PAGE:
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Originally published Saturday, February 25, 2012 at 6:00 AM

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Getting rid of a musty smell

Home Fix: How to clear the air in a musty smelling home.

Scripps Howard News Service

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Q: I have a cottage on Lake Huron that has a musty smell I cannot track down. It is bad enough that when you walk up to the home, you can smell it through the door before entering. In fact, after spending a weekend there, everything reeks of it, including clothes, bags and hair.

The crawlspace is dry, covered with clear plastic sheeting. There's no mold or mildew growth on either side of the sheeting, nor on the block walls, joists, floorboards or beams. I also had additional foundation vents installed that I open in the spring and close in the winter.

The home is used only during the summer, on the weekends. It is not heated, so all the lines are drained and winterized until spring.

Is it possible that moisture is moving through the crawlspace? Is it possible that there is an improper amount of air movement in the interior during the winter and on summer weekdays? Because of the A-frame design, there are no roof vents, nor any way to install them.

A: The problem with any unattended structure is moisture buildup, which leads to the musty odors you are experiencing. Though mold and mildew are not present on the visible interior surfaces, odor-causing microbes may be inside the walls or ceiling. When the home has no heat source, moisture left over from the previous summer's humidity will condense inside wall and ceiling cavities and become trapped and stored in the insulation.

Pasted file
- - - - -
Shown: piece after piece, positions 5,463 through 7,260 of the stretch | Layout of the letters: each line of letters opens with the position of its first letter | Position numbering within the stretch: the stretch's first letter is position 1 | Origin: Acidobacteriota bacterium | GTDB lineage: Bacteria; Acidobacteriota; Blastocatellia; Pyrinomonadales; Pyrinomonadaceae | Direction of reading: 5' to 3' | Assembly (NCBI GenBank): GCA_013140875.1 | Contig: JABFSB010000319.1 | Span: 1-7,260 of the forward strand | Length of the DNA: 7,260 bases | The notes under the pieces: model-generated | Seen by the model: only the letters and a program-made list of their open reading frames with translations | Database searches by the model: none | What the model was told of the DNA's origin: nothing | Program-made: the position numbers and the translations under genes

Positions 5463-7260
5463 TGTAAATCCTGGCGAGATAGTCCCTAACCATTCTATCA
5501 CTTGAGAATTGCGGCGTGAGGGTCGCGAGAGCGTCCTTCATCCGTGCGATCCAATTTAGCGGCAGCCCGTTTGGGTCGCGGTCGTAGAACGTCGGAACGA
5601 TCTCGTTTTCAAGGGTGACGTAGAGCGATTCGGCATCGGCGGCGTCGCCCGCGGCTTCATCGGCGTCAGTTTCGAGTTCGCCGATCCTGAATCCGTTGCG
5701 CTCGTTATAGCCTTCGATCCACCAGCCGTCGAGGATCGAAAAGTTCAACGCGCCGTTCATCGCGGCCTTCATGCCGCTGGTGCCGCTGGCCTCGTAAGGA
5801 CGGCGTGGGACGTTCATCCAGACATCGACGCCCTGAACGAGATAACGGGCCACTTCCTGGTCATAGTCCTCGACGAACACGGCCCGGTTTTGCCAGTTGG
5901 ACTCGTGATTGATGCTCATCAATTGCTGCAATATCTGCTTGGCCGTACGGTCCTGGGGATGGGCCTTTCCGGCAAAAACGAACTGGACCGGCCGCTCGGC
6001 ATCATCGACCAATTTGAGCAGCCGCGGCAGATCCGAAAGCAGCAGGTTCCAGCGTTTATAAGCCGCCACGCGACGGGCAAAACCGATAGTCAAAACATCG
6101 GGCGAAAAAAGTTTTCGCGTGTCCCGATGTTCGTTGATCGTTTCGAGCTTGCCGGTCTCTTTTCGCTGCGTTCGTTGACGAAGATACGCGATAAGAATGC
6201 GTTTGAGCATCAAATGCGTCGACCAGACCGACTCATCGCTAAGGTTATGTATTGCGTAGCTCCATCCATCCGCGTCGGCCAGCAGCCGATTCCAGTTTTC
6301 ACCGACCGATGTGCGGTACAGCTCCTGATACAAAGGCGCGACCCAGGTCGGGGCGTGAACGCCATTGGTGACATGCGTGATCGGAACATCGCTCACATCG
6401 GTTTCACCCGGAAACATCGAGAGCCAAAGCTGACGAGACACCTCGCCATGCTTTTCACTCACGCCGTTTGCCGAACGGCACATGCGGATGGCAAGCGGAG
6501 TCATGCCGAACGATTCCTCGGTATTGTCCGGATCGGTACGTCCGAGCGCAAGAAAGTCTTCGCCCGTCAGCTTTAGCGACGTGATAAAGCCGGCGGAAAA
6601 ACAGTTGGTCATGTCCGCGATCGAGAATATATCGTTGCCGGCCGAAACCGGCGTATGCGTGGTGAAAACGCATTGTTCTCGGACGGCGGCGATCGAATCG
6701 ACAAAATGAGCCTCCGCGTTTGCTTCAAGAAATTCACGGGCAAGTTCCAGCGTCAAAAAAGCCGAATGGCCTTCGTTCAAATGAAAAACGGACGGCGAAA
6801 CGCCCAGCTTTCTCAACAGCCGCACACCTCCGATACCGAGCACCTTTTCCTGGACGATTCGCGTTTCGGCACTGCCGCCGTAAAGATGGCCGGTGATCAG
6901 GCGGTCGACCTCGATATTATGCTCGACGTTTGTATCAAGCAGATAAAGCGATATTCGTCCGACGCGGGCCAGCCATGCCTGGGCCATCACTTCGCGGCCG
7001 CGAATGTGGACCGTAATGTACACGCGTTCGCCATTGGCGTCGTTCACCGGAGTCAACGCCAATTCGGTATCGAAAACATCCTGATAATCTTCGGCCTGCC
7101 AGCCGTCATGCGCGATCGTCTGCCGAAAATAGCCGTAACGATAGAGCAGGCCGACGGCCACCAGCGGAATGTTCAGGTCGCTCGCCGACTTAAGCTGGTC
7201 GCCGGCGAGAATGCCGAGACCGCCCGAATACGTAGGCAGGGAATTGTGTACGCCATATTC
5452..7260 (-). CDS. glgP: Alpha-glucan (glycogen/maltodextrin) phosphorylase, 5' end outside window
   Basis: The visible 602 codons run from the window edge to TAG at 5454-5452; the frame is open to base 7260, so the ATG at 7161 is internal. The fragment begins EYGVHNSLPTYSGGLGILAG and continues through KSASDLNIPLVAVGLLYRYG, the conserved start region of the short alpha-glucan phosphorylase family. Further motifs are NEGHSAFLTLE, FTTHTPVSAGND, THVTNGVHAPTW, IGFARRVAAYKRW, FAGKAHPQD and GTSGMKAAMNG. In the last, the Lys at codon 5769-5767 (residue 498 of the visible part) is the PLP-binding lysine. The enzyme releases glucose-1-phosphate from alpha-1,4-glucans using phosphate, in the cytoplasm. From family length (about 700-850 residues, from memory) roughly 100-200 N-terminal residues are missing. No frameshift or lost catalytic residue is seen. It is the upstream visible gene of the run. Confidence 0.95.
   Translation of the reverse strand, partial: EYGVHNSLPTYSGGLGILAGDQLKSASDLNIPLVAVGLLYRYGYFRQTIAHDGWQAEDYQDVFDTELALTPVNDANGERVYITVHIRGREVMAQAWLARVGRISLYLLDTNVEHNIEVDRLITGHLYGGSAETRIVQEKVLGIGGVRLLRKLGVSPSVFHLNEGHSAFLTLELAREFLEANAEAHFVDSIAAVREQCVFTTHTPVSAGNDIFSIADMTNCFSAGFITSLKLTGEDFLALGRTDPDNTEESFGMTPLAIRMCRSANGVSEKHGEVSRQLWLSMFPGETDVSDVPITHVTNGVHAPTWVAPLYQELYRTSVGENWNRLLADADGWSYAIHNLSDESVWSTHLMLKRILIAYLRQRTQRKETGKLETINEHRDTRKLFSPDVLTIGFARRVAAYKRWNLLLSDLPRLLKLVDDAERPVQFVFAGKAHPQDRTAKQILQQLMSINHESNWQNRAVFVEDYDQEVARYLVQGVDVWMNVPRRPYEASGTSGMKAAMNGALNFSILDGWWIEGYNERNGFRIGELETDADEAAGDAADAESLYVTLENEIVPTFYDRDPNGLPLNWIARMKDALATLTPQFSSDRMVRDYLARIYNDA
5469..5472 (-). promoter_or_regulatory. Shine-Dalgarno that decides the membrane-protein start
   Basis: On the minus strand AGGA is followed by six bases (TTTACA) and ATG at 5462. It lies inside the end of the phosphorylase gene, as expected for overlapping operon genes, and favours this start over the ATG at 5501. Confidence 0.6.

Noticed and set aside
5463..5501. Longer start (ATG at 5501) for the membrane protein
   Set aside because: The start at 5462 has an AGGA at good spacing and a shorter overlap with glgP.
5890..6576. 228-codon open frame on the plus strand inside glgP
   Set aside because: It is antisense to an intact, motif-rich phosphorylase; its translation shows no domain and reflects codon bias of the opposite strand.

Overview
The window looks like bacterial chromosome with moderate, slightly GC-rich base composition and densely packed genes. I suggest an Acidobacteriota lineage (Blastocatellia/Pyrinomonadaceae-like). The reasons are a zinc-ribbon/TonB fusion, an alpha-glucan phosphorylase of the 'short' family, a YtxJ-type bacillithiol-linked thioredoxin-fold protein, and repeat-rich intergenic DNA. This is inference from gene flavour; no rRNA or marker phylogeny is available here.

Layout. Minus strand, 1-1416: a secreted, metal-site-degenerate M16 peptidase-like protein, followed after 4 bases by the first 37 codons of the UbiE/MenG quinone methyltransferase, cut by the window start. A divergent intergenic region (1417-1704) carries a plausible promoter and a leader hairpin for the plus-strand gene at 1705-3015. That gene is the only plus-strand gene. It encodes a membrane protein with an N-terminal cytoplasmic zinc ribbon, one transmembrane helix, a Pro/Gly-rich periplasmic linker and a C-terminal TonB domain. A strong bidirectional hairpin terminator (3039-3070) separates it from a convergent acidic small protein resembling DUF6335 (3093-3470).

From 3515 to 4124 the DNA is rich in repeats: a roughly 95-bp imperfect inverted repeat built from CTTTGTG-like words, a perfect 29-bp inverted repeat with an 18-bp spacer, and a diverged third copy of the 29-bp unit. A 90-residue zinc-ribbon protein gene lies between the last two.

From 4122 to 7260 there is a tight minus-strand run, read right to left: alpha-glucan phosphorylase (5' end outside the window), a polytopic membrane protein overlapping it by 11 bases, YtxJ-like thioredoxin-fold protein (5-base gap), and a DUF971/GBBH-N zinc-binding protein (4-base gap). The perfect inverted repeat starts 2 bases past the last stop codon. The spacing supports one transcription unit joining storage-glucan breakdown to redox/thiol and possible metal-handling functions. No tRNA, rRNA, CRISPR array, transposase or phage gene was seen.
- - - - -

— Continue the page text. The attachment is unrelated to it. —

Trapped mold spores are dormant during cold months but begin to grow and release odors with warmer weather.

My recommendations:

1. Open the foundation vents in the winter when the outside air is dry. This will release moisture from the crawlspace to the outside air. When the home is winterized, there is no chance water pipes in the crawlspace will freeze. Close the vents in the summer to keep out the warm, humid air.

2. In cooler climates, air conditioning is not a necessity, however, air conditioning also lowers indoor humidity levels. Use a dehumidifier in the warmer months to reduce the moisture levels inside the home.

3. In the winter, place open bags of charcoal or sidewalk chalk wrapped in cheesecloth at various locations inside the home. The charcoal or sidewalk chalk will absorb moisture and odors. You also can use open boxes of baking soda, but this might become an expensive fix. You can use commercial products such as Damp Rid (http://www.damprid.com/), but in my experience the water that collects in the container can be acidic. Do not leave it open around children or pets. Another product is Dri-Z-Air (http://www.drizair.com/).

4. Air movement is vital to removing moisture and odors. A ceiling or bathroom fan can be fixed to a timer to operate about 12 hours a day.

If following these suggestions fails to remove the odors, then it's time to have a home inspector check for moisture on insulation in the wall and ceiling cavities.

The home inspector will use a moisture meter to probe the walls and ceiling. In rare cases, you'll need to remove portions of the wall covering for the inspection. A home inspector is not a contractor, so any invasive inspection openings will need to be repaired by a qualified contractor. Find qualified home inspectors at http://www.ashi.org.

Dwight Barnett is a certified master inspector with the American Society of Home Inspectors. Write to him with home improvement questions at d.Barnett@insightbb.com.

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